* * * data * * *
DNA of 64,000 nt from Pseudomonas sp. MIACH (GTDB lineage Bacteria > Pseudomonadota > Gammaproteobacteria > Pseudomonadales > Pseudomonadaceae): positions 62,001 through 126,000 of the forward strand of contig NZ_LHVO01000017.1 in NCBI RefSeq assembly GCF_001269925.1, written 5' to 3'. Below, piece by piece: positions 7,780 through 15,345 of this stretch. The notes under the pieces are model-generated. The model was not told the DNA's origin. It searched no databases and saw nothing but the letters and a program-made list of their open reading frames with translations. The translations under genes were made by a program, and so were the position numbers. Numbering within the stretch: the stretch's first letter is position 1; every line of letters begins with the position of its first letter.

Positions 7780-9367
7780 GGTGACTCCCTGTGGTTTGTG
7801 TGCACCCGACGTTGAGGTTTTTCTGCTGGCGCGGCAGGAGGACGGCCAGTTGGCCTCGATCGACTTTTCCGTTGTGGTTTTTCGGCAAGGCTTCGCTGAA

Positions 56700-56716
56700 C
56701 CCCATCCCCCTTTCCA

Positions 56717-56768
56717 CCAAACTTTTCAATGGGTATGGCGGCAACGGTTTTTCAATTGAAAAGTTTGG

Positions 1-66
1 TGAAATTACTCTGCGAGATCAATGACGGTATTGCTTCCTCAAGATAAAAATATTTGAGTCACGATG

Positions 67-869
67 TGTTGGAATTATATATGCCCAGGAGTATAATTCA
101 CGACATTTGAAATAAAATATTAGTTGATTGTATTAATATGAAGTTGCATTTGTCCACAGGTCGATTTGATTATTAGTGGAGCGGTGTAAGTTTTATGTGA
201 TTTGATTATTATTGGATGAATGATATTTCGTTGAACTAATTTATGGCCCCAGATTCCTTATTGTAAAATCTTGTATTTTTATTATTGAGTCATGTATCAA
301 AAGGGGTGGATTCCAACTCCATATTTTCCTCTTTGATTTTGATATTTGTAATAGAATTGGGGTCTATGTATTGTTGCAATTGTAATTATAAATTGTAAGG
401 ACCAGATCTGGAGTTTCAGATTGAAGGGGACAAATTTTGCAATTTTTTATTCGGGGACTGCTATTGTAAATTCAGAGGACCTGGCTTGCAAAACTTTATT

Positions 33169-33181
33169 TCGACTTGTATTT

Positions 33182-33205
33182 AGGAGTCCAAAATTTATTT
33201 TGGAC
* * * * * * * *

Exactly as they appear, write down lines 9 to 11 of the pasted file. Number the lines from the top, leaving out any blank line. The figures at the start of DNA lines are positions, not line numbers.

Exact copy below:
56717 CCAAACTTTTCAATGGGTATGGCGGCAACGGTTTTTCAATTGAAAAGTTTGG

Positions 1-66
1 TGAAATTACTCTGCGAGATCAATGACGGTATTGCTTCCTCAAGATAAAAATATTTGAGTCACGATG